• Identify the message as an ad
  • Provide a physical location address
  • Provide a way to opt out of further mailings
  • Honor opt-out requests within 10 days

It turns out that CAN-SPAM does not spell out who can be added to your email list (opt-in). In fact, the requirement is directed only at opting out. You must include a way to unsubscribe, and you must honor that request quickly. However,  if you do business with Canada or the European Union, things are a bit stricter. Both Canada and the EU require people to OPT-IN by giving consent. If you have a newsletter, I suggest you familiarize yourself with the opt-in laws for North America and Europe.

So, it seems rude PR guy was, in fact, compliant with CAN-SPAM requirements since his newsletter did have an opt-out. Had I been Canadian though, he would have been in trouble.

Here’s the thing, just because something is legal, does not mean it’s right. Although the US does not have the same stringent opt-in requirements as Canada or the EU, marketers should be aware of why those requirements may be a good idea. People don’t want unsolicited email. It clogs up inboxes, which are already being inundated with real spam (somehow, these laws do not seem to inhibit the scammers and spammers).

Why not make sure you are asking people to opt-in to your enewsletter instead of only asking them to opt-out? All you have to do is have a sign-up form on your website. You can also ask people if they want to be added. Seriously, don’t you want to communicate with people who are interested in your message instead of annoying people and then forcing them to opt-out?

What are your thoughts? How do you handle subscribing people to your newsletter?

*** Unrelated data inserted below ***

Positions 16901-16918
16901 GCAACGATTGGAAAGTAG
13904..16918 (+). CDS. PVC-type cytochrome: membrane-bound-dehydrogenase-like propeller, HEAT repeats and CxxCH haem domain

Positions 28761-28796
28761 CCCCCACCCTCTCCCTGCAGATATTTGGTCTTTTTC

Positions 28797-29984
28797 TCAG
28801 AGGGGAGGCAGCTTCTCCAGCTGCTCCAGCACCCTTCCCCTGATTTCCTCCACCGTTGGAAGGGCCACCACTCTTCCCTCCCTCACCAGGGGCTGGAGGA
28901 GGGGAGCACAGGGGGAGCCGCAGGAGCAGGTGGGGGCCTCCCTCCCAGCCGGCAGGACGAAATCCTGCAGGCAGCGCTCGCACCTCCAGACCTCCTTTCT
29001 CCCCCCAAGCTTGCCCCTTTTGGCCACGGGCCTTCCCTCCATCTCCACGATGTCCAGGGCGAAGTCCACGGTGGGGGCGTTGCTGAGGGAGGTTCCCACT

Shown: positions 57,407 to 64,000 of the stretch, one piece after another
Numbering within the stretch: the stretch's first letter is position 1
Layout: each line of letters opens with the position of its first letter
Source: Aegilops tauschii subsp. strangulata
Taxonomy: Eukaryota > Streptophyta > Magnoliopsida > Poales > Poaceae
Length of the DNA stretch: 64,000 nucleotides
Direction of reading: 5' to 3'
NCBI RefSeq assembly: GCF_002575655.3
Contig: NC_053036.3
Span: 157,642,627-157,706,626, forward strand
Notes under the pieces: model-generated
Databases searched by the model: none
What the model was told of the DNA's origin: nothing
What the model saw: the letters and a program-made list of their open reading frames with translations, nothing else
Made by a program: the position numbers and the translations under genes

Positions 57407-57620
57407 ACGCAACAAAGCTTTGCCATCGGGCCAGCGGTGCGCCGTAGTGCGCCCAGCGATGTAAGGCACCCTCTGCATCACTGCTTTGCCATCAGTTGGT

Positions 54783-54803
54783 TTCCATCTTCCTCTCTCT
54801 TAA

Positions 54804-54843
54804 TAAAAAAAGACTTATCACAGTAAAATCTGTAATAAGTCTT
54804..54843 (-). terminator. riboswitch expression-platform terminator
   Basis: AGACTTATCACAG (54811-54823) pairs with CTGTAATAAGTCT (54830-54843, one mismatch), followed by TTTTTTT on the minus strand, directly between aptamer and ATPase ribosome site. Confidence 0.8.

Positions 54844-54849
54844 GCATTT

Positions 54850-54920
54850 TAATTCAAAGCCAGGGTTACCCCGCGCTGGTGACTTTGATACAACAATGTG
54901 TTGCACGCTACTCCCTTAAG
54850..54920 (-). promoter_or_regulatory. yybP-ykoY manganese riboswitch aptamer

Upon further research, I came across a section in the FCC website that seems to imply marketers should get consent to send emails. It says:

Giving Your Consent

Under the FCC’s rules, texts and commercial email messages may be sent to your mobile phone if you previously agreed to receive them. For texts that are commercial, your consent must be in writing (for example, in an email or letter); for non-commercial, informational texts (such as such as those by or on behalf of tax-exempt non-profit organizations, those for political purposes, and other noncommercial purposes, such as school closings) your consent may be oral.

For commercial email, your consent may be oral or written. Senders must tell you the name of the entity that will be sending the messages and, if different, the name of the entity advertising products or services. All commercial email messages sent to you after you’ve given your authorization must allow you to revoke your authorization, or “opt out” of receiving future messages. You must be allowed to opt out the same way you “opted in,” including by dialing a short code. Senders have 10 days to honor requests to opt out.

Notice it says your consent MAY be oral or written. It does not say it MUST be. So, it is unclear to me if as a marketer, you HAVE to ask for consent.

About Deborah Brody

Deborah Brody writes and edits anything related to marketing communications. Most blog posts are written under the influence of caffeine.